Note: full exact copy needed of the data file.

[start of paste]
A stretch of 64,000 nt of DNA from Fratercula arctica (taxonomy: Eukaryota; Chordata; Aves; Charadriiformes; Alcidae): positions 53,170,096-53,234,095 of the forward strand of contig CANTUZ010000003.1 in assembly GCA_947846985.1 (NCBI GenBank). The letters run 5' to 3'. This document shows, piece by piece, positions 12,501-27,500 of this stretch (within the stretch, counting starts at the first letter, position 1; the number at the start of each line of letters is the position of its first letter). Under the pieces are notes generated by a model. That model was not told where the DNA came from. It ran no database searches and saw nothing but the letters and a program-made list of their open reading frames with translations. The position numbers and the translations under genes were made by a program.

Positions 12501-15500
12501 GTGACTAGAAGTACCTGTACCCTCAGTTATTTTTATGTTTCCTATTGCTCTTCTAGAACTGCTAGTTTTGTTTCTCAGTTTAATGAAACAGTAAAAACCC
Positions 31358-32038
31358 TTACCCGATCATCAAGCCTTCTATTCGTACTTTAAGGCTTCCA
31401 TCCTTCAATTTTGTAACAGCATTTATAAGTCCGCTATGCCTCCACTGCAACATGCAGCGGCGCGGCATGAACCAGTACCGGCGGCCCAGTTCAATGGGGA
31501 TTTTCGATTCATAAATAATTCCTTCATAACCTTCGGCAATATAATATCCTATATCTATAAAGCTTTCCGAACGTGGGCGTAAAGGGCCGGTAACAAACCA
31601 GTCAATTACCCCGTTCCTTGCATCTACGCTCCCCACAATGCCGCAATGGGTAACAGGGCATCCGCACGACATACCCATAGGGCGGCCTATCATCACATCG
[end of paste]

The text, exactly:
A stretch of 64,000 nt of DNA from Fratercula arctica (taxonomy: Eukaryota; Chordata; Aves; Charadriiformes; Alcidae): positions 53,170,096-53,234,095 of the forward strand of contig CANTUZ010000003.1 in assembly GCA_947846985.1 (NCBI GenBank). The letters run 5' to 3'. This document shows, piece by piece, positions 12,501-27,500 of this stretch (within the stretch, counting starts at the first letter, position 1; the number at the start of each line of letters is the position of its first letter). Under the pieces are notes generated by a model. That model was not told where the DNA came from. It ran no database searches and saw nothing but the letters and a program-made list of their open reading frames with translations. The position numbers and the translations under genes were made by a program.

Positions 12501-15500
12501 GTGACTAGAAGTACCTGTACCCTCAGTTATTTTTATGTTTCCTATTGCTCTTCTAGAACTGCTAGTTTTGTTTCTCAGTTTAATGAAACAGTAAAAACCC
Positions 31358-32038
31358 TTACCCGATCATCAAGCCTTCTATTCGTACTTTAAGGCTTCCA
31401 TCCTTCAATTTTGTAACAGCATTTATAAGTCCGCTATGCCTCCACTGCAACATGCAGCGGCGCGGCATGAACCAGTACCGGCGGCCCAGTTCAATGGGGA
31501 TTTTCGATTCATAAATAATTCCTTCATAACCTTCGGCAATATAATATCCTATATCTATAAAGCTTTCCGAACGTGGGCGTAAAGGGCCGGTAACAAACCA
31601 GTCAATTACCCCGTTCCTTGCATCTACGCTCCCCACAATGCCGCAATGGGTAACAGGGCATCCGCACGACATACCCATAGGGCGGCCTATCATCACATCG